Good morning. Kristen’s out today, so you’re stuck with me. Here are 10 media stories.
- British agency classifies investigative journalists alongside terrorists
Spies at Britain’s Government Communications Headquarters intercepted emails from «the BBC, Reuters, the Guardian, the New York Times, Le Monde, the Sun, NBC and the Washington Post» as part of a «test exercise,» The Guardian reports. The agency listed «‘investigative journalists’ as a threat in a hierarchy alongside terrorists or hackers.» (The Guardian) | The document revealing the email collection was among those taken by NSA leaker Edward Snowden. (New York Times)
- BuzzFeed has an office frozen yogurt machine
And staffers «vote on the featured flavor each month,» Digiday’s Ricardo Bilton reports in a story that illustrates the basic unfairness of the world. There are other perks to working at various news startups: Vox gets free food from Eater, its Vox Media sister site; Mic employees don’t have to come into work until 1 p.m.; Business Insider has an «office seltzer tap.» (Digiday)
- How news outlets will cover the State of the Union speech
Al Jazeera America’s Wajahat Ali will be live from the Newseum, broadcasting insights gleaned from social media. (tvbythenumbers) | The Huffington Post will interview Obama administration officials immediately after the speech. (Huffington Post) | The big three, Bloomberg TV, MSNBC, Fox News, CNN and C-SPAN will also cover the speech. (Washington Times) | Jorge Ramos and Alicia Menendez will anchor Fusion’s coverage, which will be livestreamed on YouTube. (Fusion) | Meanwhile, the Obama administration is trying to reach Americans directly via social media. (New York Times) | And if none of that interests you, you can always generate your own State of the Union speech. (Sunlight Foundation)
- TV meteorologist back on air after being shot 3 times
Clad in a Superman T-shirt, KCEN meteorologist Patrick Crawford was welcomed back to the station by his fellow journalists. His shooter remains at large. (Associated Press) | «I work with the most amazing people on Texas Today! They surprised me with superman support for my first day back.» (Facebook) | Previously: Meteorologist shot multiple times outside of TV studio. (Poynter)
- After 8 years, Turkish police chief turns himself in on suspicion of killing an editor
Ercan Demir, who works in southeast Turkey, surrendered himself on charges of “voluntary manslaughter caused by negligence,” Ceylan Yeginsu writes for The New York Times. (New York Times) Demir allegedly shot Hrant Dink outside of Agos, a Turkish-Armenian weekly «as he left his office on a busy street in central Istanbul.» (New York Times)
- Iran newspaper banned for printing picture of George Clooney
Iran’s judiciary objected to a “Je suis Charlie” pin Clooney was wearing in the picture taken at the Golden Globes. The newspaper, «Mardom-e Emrooz,» had only been publishing for three weeks before it was shut down for displaying the symbol of solidarity. (Reuters) | Clooney honored the Charlie Hebdo cartoonists while accepting the Cecil B. DeMille Award at the Golden Globes: «They marched in support of the idea that we will not walk in fear. We won’t do it. So, ‘Je Suis Charlie.’» (Mediaite)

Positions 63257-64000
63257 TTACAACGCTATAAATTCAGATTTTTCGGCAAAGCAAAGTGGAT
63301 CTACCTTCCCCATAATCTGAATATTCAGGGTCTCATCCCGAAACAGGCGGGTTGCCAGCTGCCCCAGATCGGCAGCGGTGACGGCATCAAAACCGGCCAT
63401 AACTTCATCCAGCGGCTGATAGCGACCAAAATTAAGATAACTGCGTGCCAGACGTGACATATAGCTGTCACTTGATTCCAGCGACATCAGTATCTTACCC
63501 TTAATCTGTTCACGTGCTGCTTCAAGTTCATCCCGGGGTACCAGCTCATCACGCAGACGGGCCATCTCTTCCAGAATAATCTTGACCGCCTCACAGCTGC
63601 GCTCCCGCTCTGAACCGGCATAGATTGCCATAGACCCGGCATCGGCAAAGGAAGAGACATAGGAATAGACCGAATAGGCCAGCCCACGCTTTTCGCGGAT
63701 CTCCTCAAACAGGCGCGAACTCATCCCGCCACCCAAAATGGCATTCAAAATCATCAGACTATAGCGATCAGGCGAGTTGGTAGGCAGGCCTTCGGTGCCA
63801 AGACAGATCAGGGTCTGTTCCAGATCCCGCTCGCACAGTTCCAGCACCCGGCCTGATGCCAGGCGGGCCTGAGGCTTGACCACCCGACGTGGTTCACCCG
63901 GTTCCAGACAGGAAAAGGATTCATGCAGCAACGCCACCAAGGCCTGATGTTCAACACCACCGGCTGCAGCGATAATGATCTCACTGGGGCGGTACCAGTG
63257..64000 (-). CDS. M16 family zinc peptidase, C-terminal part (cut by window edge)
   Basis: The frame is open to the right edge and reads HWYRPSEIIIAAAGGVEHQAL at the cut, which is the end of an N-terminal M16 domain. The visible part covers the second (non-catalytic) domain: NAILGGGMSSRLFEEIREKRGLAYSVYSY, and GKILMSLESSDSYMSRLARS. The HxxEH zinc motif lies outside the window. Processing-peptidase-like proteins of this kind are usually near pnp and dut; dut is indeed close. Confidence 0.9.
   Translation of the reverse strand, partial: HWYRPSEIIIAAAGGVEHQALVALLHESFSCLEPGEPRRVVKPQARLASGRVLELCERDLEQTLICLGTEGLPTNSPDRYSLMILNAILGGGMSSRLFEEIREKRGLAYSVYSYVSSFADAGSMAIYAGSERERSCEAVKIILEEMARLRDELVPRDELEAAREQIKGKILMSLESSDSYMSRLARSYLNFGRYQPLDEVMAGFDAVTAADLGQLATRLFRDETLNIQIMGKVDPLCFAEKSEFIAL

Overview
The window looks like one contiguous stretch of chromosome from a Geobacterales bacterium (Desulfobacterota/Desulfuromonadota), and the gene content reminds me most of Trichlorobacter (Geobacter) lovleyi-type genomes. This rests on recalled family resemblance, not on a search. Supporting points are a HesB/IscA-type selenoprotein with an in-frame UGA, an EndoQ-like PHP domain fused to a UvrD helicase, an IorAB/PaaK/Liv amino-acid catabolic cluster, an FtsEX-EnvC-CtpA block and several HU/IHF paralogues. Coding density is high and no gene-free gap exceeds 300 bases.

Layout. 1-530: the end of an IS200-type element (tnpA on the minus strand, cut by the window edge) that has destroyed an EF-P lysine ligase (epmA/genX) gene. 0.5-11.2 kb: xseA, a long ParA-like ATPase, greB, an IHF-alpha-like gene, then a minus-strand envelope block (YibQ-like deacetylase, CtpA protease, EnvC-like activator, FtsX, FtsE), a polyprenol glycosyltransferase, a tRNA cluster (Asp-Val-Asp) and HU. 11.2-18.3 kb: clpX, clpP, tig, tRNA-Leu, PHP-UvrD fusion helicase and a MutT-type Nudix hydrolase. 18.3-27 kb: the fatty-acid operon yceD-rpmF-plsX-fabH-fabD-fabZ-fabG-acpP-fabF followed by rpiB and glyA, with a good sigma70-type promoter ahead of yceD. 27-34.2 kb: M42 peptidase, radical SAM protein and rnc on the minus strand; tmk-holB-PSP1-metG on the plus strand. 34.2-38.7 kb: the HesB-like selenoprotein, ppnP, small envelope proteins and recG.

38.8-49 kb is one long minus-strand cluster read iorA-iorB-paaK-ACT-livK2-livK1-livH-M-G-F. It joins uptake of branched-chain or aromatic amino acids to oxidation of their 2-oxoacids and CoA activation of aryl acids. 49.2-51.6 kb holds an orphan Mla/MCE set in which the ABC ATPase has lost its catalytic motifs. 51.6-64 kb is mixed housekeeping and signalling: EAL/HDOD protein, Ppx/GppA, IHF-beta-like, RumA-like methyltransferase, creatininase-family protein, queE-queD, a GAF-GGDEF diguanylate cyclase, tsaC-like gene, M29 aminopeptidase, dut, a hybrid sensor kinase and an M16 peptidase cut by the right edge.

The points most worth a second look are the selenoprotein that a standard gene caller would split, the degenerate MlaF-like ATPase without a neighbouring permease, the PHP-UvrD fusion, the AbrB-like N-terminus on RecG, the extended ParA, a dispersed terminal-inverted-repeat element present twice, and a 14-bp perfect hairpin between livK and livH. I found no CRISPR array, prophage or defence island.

- The story that launched a thousand hot takes
Lucia Moses’ peek inside The New York Times’ audience development strategy has raised eyebrows and hackles among media watchers. Alexandra MacCallum, assistant editor for audience development at The New York Times, told Moses that The Times wasn’t trying to be BuzzFeed or The Huffington Post. (Digiday) | That prompted a rebuttal from Gigaom’s Mathew Ingram, who declared BuzzFeed was winning the audience war on social media. (Gigaom) | He also compared the two companies’ shares per article. (Gigaom) | In response, Simon Owens discounted the BuzzFeed/NYT comparison: «The New York Times dwarfs BuzzFeed in revenue.» (Medium) | Writing for Pando, David Holmes stated that pitting the two companies against each other is like saying «Coke is beating UNICEF.» (Pando)
- The Orange County Register tests drug-laced bread
The newspaper determined that a holiday sweet bread contained «a synthetic drug that mimics the active ingredient in marijuana» by submitting it to a lab for analysis. The Santa Ana Police Department is conducting a criminal investigation based on the paper’s reporting. (OC Register) «It was rewarding to beat the police and health department to the punch with old school gumshoe reporting,» staff writer Scott Schwebke tells Poynter.
- Front page of the day
The Bakersfield Californian (Courtesy the Newseum)
- Job moves
Sonia Chopra is now managing editor of Eater. Previously, she was cities editor there. Carolyn Alburger is now cities editor at Eater. Previously, she was editor of Eater San Francisco. Farley Elliott is now senior editor of Eater L.A. Previously, he was a freelance food, drink, and travel writer. (Email) | Emiliano Saccone is now chief operating officer of the FAV! Network. Previously, he was president of MundoFox. (Media Moves) | Neetzan Zimmerman is now senior director of audience and strategy at The Hill. Previously, he was head of editorial operations at Whisper. (The Hill) | Mark Kemp will be the editor of SF Weekly. Previously, he was editor of Acoustic Guitar magazine. (The Desk) | Mara Shalhoup will be editor of LA Weekly. Previously, she was editor of the Chicago Reader (Robert Feder) | Send me your job moves: firstname.lastname@example.org.
from Poynter. http://ift.tt/1CwyBqI